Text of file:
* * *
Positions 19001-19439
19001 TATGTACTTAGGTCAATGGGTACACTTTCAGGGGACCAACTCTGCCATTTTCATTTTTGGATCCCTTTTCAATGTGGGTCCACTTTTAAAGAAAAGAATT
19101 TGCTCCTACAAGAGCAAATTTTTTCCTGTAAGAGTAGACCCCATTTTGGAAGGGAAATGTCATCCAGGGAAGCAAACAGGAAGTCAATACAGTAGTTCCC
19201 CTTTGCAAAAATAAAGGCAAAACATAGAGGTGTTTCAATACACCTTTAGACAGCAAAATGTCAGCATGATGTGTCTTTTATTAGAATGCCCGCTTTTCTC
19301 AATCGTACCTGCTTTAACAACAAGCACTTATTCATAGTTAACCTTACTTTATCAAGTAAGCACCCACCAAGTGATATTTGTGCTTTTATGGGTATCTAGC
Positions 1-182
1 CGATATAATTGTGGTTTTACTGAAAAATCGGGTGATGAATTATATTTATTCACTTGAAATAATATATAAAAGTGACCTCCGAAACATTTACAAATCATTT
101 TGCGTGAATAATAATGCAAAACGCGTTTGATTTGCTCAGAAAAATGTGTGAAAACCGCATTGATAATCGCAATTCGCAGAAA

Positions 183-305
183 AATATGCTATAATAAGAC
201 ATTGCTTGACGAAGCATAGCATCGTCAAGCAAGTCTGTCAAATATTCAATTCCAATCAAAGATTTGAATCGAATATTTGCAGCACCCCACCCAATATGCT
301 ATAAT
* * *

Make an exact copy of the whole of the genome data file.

Positions 19001-19439
19001 TATGTACTTAGGTCAATGGGTACACTTTCAGGGGACCAACTCTGCCATTTTCATTTTTGGATCCCTTTTCAATGTGGGTCCACTTTTAAAGAAAAGAATT
19101 TGCTCCTACAAGAGCAAATTTTTTCCTGTAAGAGTAGACCCCATTTTGGAAGGGAAATGTCATCCAGGGAAGCAAACAGGAAGTCAATACAGTAGTTCCC
19201 CTTTGCAAAAATAAAGGCAAAACATAGAGGTGTTTCAATACACCTTTAGACAGCAAAATGTCAGCATGATGTGTCTTTTATTAGAATGCCCGCTTTTCTC
19301 AATCGTACCTGCTTTAACAACAAGCACTTATTCATAGTTAACCTTACTTTATCAAGTAAGCACCCACCAAGTGATATTTGTGCTTTTATGGGTATCTAGC
Positions 1-182
1 CGATATAATTGTGGTTTTACTGAAAAATCGGGTGATGAATTATATTTATTCACTTGAAATAATATATAAAAGTGACCTCCGAAACATTTACAAATCATTT
101 TGCGTGAATAATAATGCAAAACGCGTTTGATTTGCTCAGAAAAATGTGTGAAAACCGCATTGATAATCGCAATTCGCAGAAA

Positions 183-305
183 AATATGCTATAATAAGAC
201 ATTGCTTGACGAAGCATAGCATCGTCAAGCAAGTCTGTCAAATATTCAATTCCAATCAAAGATTTGAATCGAATATTTGCAGCACCCCACCCAATATGCT
301 ATAAT